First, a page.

ALASKA VOLCANO OBSERVATORY WEEKLY UPDATE
U.S. Geological Survey
Friday, September 30, 2022, 1:27 PM AKDT (Friday, September 30, 2022, 21:27 UTC)
Pavlof Volcano continues to erupt from the active vent just below the summit on its east flank. Nearly continuous seismic tremor was recorded throughout the week. Clouds frequently obscured satellite and webcam observations, but no ash emissions were observed during periods of clear weather. Elevated surface temperatures in the region of the active vent were seen sporadically in satellite and webcam views consistent with minor eruption of lava.
Periods of lava spatter and fountaining from the vent on the volcano’s upper east flank have been occurring since mid-November 2021. This activity has built a small cone and sent lava flows down the flank that melt the snow and ice and produce variable amounts of meltwater. The meltwater typically incorporates loose debris on the flank of the volcano and forms thin (less than 2 m thick) lahars. The lahar deposits extend down the east-southeast flank for several kilometers, not quite to the base of the volcano.
Previous eruptions of Pavlof indicate that the level of unrest can change quickly and the progression to more significant eruptive activity can occur with little or no warning.
Pavlof is monitored by local seismic and infrasound sensors, satellite data, web cameras, and regional infrasound and lightning networks.
Pavlof Volcano is a snow- and ice-covered stratovolcano located on the southwestern end of the Alaska Peninsula about 592 mi (953 km) southwest of Anchorage. The volcano is about 4.4 mi (7 km) in diameter and currently has an active vent on the east side close to the summit. With over 40 historic eruptions, it is one of the most consistently active volcanoes in the Aleutian arc. Eruptive activity is generally characterized by sporadic Strombolian lava fountaining continuing for a several-month period. Ash plumes as high as 49,000 ft (15 km) above sea level have been generated by past eruptions of Pavlof, and during the March 2016 eruption, ash plumes as high as 40,000 ft (12.2 km) above sea level were generated and the ash was tracked in satellite data as distant as eastern Canada. The nearest community, King Cove, is located 30 mi (48 km) to the southwest of Pavlof.
Slow eruption of lava from the summit crater of Great Sitkin Volcano likely continued this week. Clear satellite views showed elevated surface temperatures in the vicinity of the vent within the summit crater. The lava flows on the flanks of the volcano are not currently advancing. Seismic activity remains very low with occasional small local earthquakes being observed this past week.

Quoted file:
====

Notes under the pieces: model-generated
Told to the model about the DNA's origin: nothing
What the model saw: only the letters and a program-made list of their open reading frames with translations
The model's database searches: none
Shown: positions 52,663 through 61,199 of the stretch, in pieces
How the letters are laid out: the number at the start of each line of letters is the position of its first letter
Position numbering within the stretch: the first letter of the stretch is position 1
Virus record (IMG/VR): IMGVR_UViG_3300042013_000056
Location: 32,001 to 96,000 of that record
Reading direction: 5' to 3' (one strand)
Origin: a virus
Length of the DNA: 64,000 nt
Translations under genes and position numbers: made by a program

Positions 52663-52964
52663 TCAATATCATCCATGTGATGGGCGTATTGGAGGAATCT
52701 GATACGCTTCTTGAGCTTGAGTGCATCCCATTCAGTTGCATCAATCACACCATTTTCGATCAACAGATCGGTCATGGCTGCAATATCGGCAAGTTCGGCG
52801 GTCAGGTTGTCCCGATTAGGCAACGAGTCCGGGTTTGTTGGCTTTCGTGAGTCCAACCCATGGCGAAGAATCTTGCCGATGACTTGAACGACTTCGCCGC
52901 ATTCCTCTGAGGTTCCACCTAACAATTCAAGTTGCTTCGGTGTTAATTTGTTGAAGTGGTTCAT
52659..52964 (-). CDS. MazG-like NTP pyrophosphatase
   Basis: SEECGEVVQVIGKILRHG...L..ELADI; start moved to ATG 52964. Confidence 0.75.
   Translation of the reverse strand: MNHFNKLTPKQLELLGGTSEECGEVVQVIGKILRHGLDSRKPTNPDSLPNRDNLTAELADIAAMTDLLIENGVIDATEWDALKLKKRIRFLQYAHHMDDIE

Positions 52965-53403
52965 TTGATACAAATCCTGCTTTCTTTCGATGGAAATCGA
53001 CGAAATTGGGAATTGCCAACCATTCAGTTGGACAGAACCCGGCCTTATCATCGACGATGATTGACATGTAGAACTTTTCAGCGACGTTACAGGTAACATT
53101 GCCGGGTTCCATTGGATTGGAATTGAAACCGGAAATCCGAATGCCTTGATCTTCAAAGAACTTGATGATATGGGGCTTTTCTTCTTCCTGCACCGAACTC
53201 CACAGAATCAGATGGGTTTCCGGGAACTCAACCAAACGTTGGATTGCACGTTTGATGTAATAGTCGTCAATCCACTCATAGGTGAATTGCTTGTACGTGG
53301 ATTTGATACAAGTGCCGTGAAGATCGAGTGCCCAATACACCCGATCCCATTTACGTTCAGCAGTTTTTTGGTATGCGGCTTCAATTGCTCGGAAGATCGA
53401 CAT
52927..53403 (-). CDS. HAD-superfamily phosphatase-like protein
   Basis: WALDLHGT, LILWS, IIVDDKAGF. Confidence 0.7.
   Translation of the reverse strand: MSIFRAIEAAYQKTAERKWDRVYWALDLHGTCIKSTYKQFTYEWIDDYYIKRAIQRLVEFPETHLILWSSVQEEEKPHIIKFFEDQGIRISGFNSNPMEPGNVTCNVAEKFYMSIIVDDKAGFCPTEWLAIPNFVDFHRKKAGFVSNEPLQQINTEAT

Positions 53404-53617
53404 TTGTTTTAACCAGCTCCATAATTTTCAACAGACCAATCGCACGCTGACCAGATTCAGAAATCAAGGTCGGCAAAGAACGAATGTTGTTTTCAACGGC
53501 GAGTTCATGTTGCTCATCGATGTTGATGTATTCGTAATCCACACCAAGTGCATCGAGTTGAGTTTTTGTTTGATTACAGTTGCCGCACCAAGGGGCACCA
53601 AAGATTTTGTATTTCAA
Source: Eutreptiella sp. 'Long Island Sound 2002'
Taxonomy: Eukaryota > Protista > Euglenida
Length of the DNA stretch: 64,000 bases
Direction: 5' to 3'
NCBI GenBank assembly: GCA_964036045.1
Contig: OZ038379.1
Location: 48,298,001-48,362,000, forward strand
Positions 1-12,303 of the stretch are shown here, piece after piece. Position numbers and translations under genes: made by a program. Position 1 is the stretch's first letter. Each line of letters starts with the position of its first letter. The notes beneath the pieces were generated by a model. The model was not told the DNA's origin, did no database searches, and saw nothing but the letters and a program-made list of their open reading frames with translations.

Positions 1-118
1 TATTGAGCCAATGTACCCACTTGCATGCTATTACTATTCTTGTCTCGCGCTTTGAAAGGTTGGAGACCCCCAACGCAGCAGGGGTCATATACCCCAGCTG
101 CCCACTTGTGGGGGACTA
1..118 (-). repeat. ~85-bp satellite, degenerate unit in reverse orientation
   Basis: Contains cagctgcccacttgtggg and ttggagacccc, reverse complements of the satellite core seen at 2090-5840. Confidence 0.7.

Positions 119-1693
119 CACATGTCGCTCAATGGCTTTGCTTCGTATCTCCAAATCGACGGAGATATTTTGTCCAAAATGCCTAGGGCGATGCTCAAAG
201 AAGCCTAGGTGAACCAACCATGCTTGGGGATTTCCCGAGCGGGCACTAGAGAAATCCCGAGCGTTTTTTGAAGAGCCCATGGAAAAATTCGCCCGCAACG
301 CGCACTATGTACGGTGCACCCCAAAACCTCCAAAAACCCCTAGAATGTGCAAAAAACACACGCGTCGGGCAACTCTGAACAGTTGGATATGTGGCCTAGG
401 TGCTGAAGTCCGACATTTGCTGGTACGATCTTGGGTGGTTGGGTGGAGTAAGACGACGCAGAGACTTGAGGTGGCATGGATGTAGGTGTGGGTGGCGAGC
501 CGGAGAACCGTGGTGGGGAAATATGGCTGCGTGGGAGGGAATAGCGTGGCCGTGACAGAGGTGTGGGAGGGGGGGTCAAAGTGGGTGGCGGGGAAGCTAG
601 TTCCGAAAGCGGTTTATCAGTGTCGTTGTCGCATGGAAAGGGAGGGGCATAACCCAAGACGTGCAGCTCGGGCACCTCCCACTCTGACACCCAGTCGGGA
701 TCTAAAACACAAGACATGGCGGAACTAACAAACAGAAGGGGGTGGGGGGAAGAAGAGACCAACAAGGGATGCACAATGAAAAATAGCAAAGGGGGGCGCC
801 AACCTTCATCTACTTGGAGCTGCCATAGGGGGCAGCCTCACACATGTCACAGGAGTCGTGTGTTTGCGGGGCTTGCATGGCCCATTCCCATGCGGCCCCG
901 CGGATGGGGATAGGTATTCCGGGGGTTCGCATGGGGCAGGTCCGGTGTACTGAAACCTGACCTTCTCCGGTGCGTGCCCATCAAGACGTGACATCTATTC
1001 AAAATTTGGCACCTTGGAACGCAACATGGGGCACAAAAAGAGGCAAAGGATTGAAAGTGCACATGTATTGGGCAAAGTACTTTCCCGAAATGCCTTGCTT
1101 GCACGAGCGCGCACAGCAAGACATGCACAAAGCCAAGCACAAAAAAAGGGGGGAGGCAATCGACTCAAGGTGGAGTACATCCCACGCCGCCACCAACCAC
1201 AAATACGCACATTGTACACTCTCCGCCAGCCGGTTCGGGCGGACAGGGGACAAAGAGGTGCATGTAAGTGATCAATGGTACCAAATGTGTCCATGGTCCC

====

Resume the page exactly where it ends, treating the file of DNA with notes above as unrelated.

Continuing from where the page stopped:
The terrain is steep near the terminus of the lava flow lobes, and blocks of lava could detach without warning and form small rock avalanches in these valleys. These avalanches may liberate ash and gas and could travel several hundred meters beyond the lava flows; they would be hazardous to anyone in those areas.
Great Sitkin is monitored by local seismic and infrasound sensors, satellite data, web cameras, and regional infrasound and lightning networks.
Great Sitkin Volcano is a basaltic andesite volcano that occupies most of the northern half of Great Sitkin Island, a member of the Andreanof Islands group in the central Aleutian Islands. It is located 26 mi (43 km) east of the community of Adak. The volcano is a composite structure consisting of an older dissected volcano and a younger parasitic cone with a 1.5 km-diameter summit crater. A steep-sided lava dome, emplaced during the most recent significant eruption in 1974, occupies the center of the crater. That eruption produced at least one ash cloud that likely exceeded an altitude of 25,000 ft (7.6 km) above sea level. A poorly documented eruption occurred in 1945, also producing a lava dome that was partially destroyed in the 1974 eruption. Within the past 280 years a large explosive eruption produced pyroclastic flows that partially filled the Glacier Creek valley on the southwest flank.
Activity remained low over the past week at Semisopochnoi volcano. Seismicity was elevated with intermittent periods of low-amplitude tremor and a few local seismic events being observed. No explosions or ash emissions were detected. When not obscured by clouds, steam emissions from the north crater of Mount Cerberus were observed in webcam images throughout the week. The last ash emissions were observed on September 14. Yesterday, AVO lowered the Aviation Color Code to YELLOW and the Volcano Alert Level to ADVISORY.
The volcano has been erupting sporadically since 2018 and activity has been characterized by eruption of ash to levels usually less than 10,000 ft above sea level. Such activity could begin again with little warning.